Writing by Victoria Ferro // photograph by Earl Wilcox
I was 16 and desperate for my period. I wanted to be like every other girl at my school. They were women to me. They had breasts, hips and seemed so mature. I was tiny, in a dancer’s body, flat chested with freckles that made me look 12.
Six months later I was laying in the foetal position on the floor in agony. Sweating from the pain, vomiting, and bleeding what felt like more than an okay amount from between my legs. I was told it was normal, prescribed the pill and sent on my way.
I’m now 33 and doing IVF.
Seven years ago, I started trying to fall pregnant. The visit to the doctors with much the same symptoms but this time added infertility was a completely different experience. I was treated with compassion and was sent straight to a specialist gynaecologist. It was there that I was finally diagnosed with endometriosis.
I had surgery later that month to remove lesions that had grown along my bowel and around my ovaries. I was told that once I had the surgery, I would probably fall pregnant – sounds easy right? Wrong.
Since my diagnosis, I have had six surgeries. The scarring around my ovaries is so significant that I had to have my ovary stitched to my stomach wall by my doctor. The purpose of this was to suspend the ovary high in my abdomen and away from the sticky, fresh scar tissue so that this scarring could heal. Four days later the stitches were removed allowing my ovary to fall back to its normal position. For those four days I couldn’t lay flat or stand straight. My husband showered me, and I spent those days in an upright chair.
I began to tell people of my diagnosis and how I was afraid I wouldn’t be able to conceive. It became tiring to hear comments like “you’d better hurry up” or “my sister had endometriosis and it took her 10 years to fall pregnant!”.
I work in the medical field so I know endometriosis is a prohibitive factor in conception but it just felt bad to be handed negative comments when expressing my fears.
One of the worst and most common comments has been the well meaning but completely unhelpful, “Just relax and it will happen when you least expect it,” nearly had me screaming.
So, I stopped talking about it completely.
Interestingly, I’ve never felt overly desperate to fall pregnant. I do want to have children and start a family, but I have a rich life and good relationships so I don’t feel like I’m hanging out for those double lines every month. While it is something I want, having a family isn’t the be all and end all for me.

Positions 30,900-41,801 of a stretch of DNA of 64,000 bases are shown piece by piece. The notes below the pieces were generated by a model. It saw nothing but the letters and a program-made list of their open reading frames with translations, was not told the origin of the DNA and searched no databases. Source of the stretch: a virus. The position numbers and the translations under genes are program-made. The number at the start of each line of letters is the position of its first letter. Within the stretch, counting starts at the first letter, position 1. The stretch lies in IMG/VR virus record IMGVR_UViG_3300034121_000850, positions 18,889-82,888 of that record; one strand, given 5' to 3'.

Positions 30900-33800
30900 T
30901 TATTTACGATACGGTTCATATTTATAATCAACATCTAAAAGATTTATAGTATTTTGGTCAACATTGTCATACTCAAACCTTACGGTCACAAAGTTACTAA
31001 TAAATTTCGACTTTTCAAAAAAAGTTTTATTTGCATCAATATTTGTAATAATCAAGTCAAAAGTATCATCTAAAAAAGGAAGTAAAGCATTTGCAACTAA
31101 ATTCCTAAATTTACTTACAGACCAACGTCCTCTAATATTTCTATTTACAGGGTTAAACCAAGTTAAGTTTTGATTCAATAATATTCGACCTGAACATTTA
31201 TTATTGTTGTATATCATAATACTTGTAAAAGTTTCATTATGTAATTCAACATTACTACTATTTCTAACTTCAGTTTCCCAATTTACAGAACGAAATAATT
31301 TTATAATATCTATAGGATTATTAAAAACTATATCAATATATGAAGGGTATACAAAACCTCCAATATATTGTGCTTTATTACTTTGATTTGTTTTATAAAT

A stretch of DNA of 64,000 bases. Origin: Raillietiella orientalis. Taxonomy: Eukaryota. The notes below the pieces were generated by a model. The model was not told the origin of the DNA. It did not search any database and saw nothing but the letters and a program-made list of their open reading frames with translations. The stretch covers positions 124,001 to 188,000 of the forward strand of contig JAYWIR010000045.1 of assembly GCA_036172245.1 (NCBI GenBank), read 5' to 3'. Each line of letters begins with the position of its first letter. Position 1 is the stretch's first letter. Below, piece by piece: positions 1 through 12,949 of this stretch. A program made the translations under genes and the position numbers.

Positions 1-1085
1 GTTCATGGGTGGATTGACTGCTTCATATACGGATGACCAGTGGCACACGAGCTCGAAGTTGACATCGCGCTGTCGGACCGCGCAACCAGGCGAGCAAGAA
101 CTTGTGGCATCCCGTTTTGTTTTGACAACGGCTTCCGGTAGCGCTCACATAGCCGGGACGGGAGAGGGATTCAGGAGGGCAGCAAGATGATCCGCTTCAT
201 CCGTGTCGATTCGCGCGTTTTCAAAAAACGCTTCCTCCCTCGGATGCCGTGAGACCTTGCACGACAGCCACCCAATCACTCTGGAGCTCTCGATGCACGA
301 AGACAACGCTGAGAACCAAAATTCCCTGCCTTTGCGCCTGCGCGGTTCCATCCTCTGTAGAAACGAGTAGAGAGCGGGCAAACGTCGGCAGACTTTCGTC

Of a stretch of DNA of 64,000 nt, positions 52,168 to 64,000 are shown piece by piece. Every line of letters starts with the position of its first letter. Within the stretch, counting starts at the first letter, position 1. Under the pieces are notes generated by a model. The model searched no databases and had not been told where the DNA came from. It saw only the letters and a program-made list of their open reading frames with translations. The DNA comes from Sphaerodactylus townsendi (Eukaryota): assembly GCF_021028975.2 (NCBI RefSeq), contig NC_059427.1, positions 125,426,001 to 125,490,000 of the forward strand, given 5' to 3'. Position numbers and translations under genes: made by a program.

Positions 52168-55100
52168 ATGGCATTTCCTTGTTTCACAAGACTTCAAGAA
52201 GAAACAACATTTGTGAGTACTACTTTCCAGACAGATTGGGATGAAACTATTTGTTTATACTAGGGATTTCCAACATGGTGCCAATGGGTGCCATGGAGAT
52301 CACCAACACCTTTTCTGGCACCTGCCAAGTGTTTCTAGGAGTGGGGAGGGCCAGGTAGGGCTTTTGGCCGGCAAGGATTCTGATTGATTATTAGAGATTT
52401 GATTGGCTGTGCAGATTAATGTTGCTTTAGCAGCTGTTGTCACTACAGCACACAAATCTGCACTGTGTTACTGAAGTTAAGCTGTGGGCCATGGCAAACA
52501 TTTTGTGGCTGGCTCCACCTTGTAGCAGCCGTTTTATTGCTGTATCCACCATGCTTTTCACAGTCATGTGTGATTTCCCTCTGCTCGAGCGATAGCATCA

These feelings really made me consider whether IVF was for me. As a woman, shouldn’t I have had some deep biological desperation to have children, to be a mother? I felt surrounded by women who were desperate for children and for a while, I wondered if I was missing something they had intrinsically.
I have just done a round of IVF and have 4 frozen embryos. The injections made me nauseous and so fatigued. The medications have caused my weight to fluctuate, I have stretch marks all over my body and I’ve developed reflux. Nobody told me I would have to deal with all the symptoms of pregnancy without ever actually being pregnant. I feel like a puppet on a string, my specialist calling the shots.
My body no longer feels like my own.
Being infertile, you always noticed pregnancy announcements. It can feel lonely and sometimes hopeless like everyone around you is falling pregnant so easily and sometimes I feel so angry that I haven’t had the same experience.
But the more people I spoke to and shared my struggles with, the more people opened up about their own fertility struggles and I felt so much less alone.
We live in a world where the goings on with our uteruses are seen as shameful. We can’t divulge our pregnancies early in case we miscarry and make others feel uncomfortable. We can’t talk about our fertility struggles in case we make others feel uncomfortable. We can’t talk about abortion, endometriosis or even periods openly in case we make other people uncomfortable.
I vowed to be open about my journey to be a part of changing this stigma, it’s not pretty but it’s real and it’s mine. No matter how hard it is, I will continue to be open and vulnerable.
Since I have been vocal about undergoing fertility treatments and IVF, I have had so many women, some I hadn’t spoken to in years reach out to me. It’s like an underground infertility community offering a shoulder to cry on, kindness and support.
So this is me helping to bring this above ground. Let’s normalise the discussion of infertility. I only wish I’d been able to be open all those years ago when my journey with endometriosis began. Had I known that any of my symptoms weren’t normal, I may have been diagnosed earlier and saved myself a lot of pain and surgery.
It takes on average, 7 years for a diagnosis of endometriosis.
I am one in nine.